Category Archives: Health Issues

Savory Cream of Mushroom Soup

After a fabulous buffet one night at the Rosen Shingle Creek Resort in Orlando (where Alan’s conference was held), Alan and I both agreed that our very favorite dish had been the creamy mushroom soup. “Shocking!” I thought to myself. How could something so simple be so delectable?  Well, after talking to the waiter, doing a little online research, and experimenting a bit, I’ve come up with a recipe that Alan and I think is at least a worthy competitor. Here it is:

Savory Cream of Mushroom Soup
(serves 2-4)

2 T. (Tablespoon) butter (Melt in an iron skillet.)
1 chopped onion (Choose your size depending on your love of onions.)
1 T. fresh garlic (or dried; saute with onions until starting to caramelize.)12 oz. sliced mushrooms (any type you prefer; saute until starting to brown.)
3 cups water
1 T. chicken bouillon powder
1 T. rosemary (fresh or crushed)
1/4 teaspoon basil
Pepper to taste
1 bay leaf  (Add all ingredients and simmer for 15 minutes.)3 T. flour (easiest if whisked together with cream first; I failed!)
1 cup light cream (Heat entire mixture until it’s simmering but not boiling.)                             Serve immediately, while it’s still piping hot.

Better is a dinner of herbs where love is, than a fatted calf with hatred.” (Proverbs 15:17, NKJV)

God’s Compass: Have You Found True North?

God’s Compass, a 2016 release from Liberty University’s Cinematic Arts program, is truly outstanding. To my mind, it’s one of the best yet in the Christian film industry, particularly in the areas of acting, pacing, and script. Had I been an actress, it’s a movie I would have been honored to have been in! In fact, it even got a 7.2 rating from IMBd.  The story follows the life of a retiring high school principal, Suzanne Waters, who goes immediately from celebrating her retirement to coping with a series of crises surrounding the birth of her first grandchild, trying to help a juvenile delinquent (and her overly busy surgeon son), solving a mystery, and processing the recent death of her beloved husband.  There is definitely some suspense, and there’s a humorous plot twist,
but there’s also a great lesson to be learned.  By faith, Suzanne perseveres in in making godly, gracious decisions (which appear absurd by human reasoning), and there’s a warm and wonderful happily-ever-after ending
that made me sigh contentedly and lifted my spirit. God’s Compass: Finding Your True North,
affirms the rightness of following God through dark and difficult circumstances and sacrificing for the sake of others, only to find that joy awaits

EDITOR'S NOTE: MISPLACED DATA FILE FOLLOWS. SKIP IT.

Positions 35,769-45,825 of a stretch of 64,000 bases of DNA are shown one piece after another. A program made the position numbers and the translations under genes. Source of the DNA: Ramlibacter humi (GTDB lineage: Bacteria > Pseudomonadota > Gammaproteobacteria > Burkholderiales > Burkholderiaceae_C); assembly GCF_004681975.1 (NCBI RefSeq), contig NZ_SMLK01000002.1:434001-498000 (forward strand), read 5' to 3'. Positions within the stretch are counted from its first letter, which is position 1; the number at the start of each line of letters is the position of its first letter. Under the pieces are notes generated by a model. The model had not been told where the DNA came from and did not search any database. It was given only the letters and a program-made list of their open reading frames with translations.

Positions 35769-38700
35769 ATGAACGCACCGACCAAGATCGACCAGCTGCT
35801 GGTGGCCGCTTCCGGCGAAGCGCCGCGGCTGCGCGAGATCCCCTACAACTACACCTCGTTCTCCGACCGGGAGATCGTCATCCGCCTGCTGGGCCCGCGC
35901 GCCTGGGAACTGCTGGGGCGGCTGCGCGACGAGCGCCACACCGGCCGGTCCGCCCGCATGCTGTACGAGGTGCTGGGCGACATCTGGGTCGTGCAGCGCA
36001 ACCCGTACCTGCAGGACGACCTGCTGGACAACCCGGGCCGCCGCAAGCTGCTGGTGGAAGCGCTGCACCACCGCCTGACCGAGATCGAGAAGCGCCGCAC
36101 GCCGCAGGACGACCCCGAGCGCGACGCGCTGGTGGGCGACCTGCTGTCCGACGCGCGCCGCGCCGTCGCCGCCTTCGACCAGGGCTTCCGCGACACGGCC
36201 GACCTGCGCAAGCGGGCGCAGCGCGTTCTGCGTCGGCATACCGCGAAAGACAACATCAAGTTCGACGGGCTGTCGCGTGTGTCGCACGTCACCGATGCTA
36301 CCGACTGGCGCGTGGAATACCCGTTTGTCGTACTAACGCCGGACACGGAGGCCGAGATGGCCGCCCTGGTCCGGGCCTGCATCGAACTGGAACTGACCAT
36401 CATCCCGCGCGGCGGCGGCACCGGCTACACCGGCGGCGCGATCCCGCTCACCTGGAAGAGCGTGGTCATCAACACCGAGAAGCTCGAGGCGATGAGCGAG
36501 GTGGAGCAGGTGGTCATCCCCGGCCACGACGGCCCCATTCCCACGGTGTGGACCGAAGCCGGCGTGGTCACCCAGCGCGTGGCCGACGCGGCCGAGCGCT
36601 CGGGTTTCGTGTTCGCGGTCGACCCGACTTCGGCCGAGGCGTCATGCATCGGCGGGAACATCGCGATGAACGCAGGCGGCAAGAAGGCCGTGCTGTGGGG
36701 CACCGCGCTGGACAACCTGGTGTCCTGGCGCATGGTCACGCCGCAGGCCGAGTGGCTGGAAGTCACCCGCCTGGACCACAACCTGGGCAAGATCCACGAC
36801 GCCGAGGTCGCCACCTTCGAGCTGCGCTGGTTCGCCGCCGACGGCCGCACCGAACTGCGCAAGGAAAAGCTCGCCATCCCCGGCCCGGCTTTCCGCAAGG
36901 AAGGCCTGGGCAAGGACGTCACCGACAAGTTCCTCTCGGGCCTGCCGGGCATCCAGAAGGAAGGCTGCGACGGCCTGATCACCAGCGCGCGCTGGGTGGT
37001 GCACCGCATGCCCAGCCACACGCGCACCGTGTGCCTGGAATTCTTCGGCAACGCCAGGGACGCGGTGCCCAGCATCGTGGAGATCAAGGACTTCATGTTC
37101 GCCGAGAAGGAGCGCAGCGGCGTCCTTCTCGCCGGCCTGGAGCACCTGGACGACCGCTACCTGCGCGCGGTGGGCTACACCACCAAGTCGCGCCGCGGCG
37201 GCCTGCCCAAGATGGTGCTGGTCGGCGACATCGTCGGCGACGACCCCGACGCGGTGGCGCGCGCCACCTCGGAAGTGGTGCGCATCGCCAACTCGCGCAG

those who are willing to put the needs of others ahead of their own. And, isn’t that the Truth? It’s certainly been true in my life. Besides all that, there’s no sex, no violence, and no profanity!   🙂I just loved it, and I’m already looking forward to their next release, Extraordinary. Way to go, Stephan Schultze and the Christian film industry!!!

Trust in the Lord with all thine heart;
and lean not unto thine own understanding.

In all thy ways acknowledge him, and he shall direct thy paths.

(Proverbs 3:5-6)

Lenten Special: Ahi Tuna with Super Simple Aioli Sauce

I first experienced how delicious Ahi tuna is while visiting my son Michael’s family in Hawaii. Hawaiians make what must be the world’s best Ahi tuna sandwiches, bursting with flavor and smothered with grilled onions, lettuce, and an amazing sauce, which they called “aioli.” I was determined to learn how to imitate this succulent dish after we returned to the mainland.However, I was disappointed to discover how expensive Ahi tuna can be here in the middle of America far from ocean shores. At  our downtown “World Market,” it costs $20 per pound. 😦  To my delight, I’ve now found a source for fresh-caught Ahi from Vietnam at my favorite store: Meijer, and I can get it on sale for $6 a pound, which isn’t bad if you consider that 4 oz. can make a reasonable serving.  I guess technically aioli sauce is defined by garlic and mayonnaise, but at our house we’ve improvised with a recipe that my son Stephen developed.  First, just a word on cooking the fish. Ahi tuna is a very meaty fish and tastes great seared on your grill just like a beef steak. In the winter, try searing it in a hot pan for 2-3 minutes on each side with some sauteed garlic, salt, and pepper. If you overcook it, the steak becomes tough, so stop while it’s pink inside.If you really want to “go healthy,” Ahi can be served over a salad, although I prefer topping it with aioli sauce to bring out the flavor and add moisture.

Simple but Scrumptious Aioli Sauce (serves 2-4)

1/2 cup mayonnaise
1 Tablespoon sesame seed oil
1 Tablespoon soy sauce
(In honor of my research, you might want to add some garlic powder or fresh minced garlic. Experiment. I prefer grilling garlic cloves with the fish.)
      Stir everything together until it’s smooth. It takes just a minute to make!Use it to top your tuna, add a few fresh fruits and veggie sides, and you’ve got a Friday night Lenten Special dinner that’s very healthy and full of flavor. (Or, of course, you can always go out for a fish fry!  🙂 )

And Jesus said unto them, Come ye after me,
and I will make you to become fishers of men
” (Mark 1:17).

What Scares Toddlers?